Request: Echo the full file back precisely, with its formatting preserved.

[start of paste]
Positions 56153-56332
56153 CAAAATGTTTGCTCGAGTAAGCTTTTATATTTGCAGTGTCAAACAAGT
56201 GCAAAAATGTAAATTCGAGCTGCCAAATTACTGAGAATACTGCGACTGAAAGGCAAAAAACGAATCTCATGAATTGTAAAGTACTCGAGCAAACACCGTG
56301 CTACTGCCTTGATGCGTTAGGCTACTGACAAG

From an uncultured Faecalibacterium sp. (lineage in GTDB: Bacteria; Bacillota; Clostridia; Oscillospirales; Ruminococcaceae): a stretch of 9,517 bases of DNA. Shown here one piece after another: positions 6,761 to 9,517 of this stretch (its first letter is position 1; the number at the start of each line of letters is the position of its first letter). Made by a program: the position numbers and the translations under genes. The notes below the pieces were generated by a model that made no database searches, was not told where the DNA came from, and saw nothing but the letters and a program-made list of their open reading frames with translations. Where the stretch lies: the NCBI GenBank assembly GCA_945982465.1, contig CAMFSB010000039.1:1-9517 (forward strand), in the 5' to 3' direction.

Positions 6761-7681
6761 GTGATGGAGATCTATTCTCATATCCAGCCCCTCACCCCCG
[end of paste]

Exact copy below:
Positions 56153-56332
56153 CAAAATGTTTGCTCGAGTAAGCTTTTATATTTGCAGTGTCAAACAAGT
56201 GCAAAAATGTAAATTCGAGCTGCCAAATTACTGAGAATACTGCGACTGAAAGGCAAAAAACGAATCTCATGAATTGTAAAGTACTCGAGCAAACACCGTG
56301 CTACTGCCTTGATGCGTTAGGCTACTGACAAG

From an uncultured Faecalibacterium sp. (lineage in GTDB: Bacteria; Bacillota; Clostridia; Oscillospirales; Ruminococcaceae): a stretch of 9,517 bases of DNA. Shown here one piece after another: positions 6,761 to 9,517 of this stretch (its first letter is position 1; the number at the start of each line of letters is the position of its first letter). Made by a program: the position numbers and the translations under genes. The notes below the pieces were generated by a model that made no database searches, was not told where the DNA came from, and saw nothing but the letters and a program-made list of their open reading frames with translations. Where the stretch lies: the NCBI GenBank assembly GCA_945982465.1, contig CAMFSB010000039.1:1-9517 (forward strand), in the 5' to 3' direction.

Positions 6761-7681
6761 GTGATGGAGATCTATTCTCATATCCAGCCCCTCACCCCCG